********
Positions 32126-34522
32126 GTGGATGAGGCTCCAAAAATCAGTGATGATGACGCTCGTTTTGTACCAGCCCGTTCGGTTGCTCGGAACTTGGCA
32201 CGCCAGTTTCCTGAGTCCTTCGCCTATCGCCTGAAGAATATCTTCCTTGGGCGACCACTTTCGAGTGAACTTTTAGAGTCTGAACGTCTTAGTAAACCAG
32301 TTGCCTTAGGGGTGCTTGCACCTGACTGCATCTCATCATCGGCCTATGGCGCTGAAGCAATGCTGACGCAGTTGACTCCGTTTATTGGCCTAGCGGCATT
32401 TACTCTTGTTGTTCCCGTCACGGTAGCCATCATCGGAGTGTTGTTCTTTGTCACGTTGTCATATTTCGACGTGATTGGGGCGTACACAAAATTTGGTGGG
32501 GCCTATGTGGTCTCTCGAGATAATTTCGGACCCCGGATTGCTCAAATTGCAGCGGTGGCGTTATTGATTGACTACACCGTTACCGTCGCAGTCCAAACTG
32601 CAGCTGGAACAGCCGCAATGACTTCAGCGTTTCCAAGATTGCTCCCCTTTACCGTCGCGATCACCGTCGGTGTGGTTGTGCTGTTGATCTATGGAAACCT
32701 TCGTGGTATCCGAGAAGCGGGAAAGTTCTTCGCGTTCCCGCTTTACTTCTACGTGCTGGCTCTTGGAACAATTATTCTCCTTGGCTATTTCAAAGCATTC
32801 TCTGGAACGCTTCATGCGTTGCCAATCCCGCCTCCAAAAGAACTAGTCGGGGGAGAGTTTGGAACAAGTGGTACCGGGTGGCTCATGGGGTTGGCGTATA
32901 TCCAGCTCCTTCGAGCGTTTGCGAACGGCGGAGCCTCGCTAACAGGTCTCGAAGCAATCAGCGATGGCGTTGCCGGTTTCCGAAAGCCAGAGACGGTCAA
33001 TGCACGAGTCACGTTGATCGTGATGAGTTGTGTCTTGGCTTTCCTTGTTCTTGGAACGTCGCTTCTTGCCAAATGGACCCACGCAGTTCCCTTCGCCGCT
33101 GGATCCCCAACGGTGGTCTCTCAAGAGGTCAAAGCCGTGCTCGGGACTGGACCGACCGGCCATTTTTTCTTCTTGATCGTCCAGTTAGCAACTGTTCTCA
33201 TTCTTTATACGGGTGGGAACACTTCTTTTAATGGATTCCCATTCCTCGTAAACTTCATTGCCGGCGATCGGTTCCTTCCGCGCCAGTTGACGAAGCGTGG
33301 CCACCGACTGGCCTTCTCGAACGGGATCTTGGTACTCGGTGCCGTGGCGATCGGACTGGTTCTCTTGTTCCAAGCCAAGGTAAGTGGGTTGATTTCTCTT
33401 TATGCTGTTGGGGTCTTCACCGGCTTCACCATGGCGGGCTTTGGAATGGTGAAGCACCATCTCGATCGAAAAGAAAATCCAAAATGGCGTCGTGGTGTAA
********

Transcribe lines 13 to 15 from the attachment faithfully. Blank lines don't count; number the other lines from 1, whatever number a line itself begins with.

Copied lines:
33201 TTCTTTATACGGGTGGGAACACTTCTTTTAATGGATTCCCATTCCTCGTAAACTTCATTGCCGGCGATCGGTTCCTTCCGCGCCAGTTGACGAAGCGTGG
33301 CCACCGACTGGCCTTCTCGAACGGGATCTTGGTACTCGGTGCCGTGGCGATCGGACTGGTTCTCTTGTTCCAAGCCAAGGTAAGTGGGTTGATTTCTCTT
33401 TATGCTGTTGGGGTCTTCACCGGCTTCACCATGGCGGGCTTTGGAATGGTGAAGCACCATCTCGATCGAAAAGAAAATCCAAAATGGCGTCGTGGTGTAA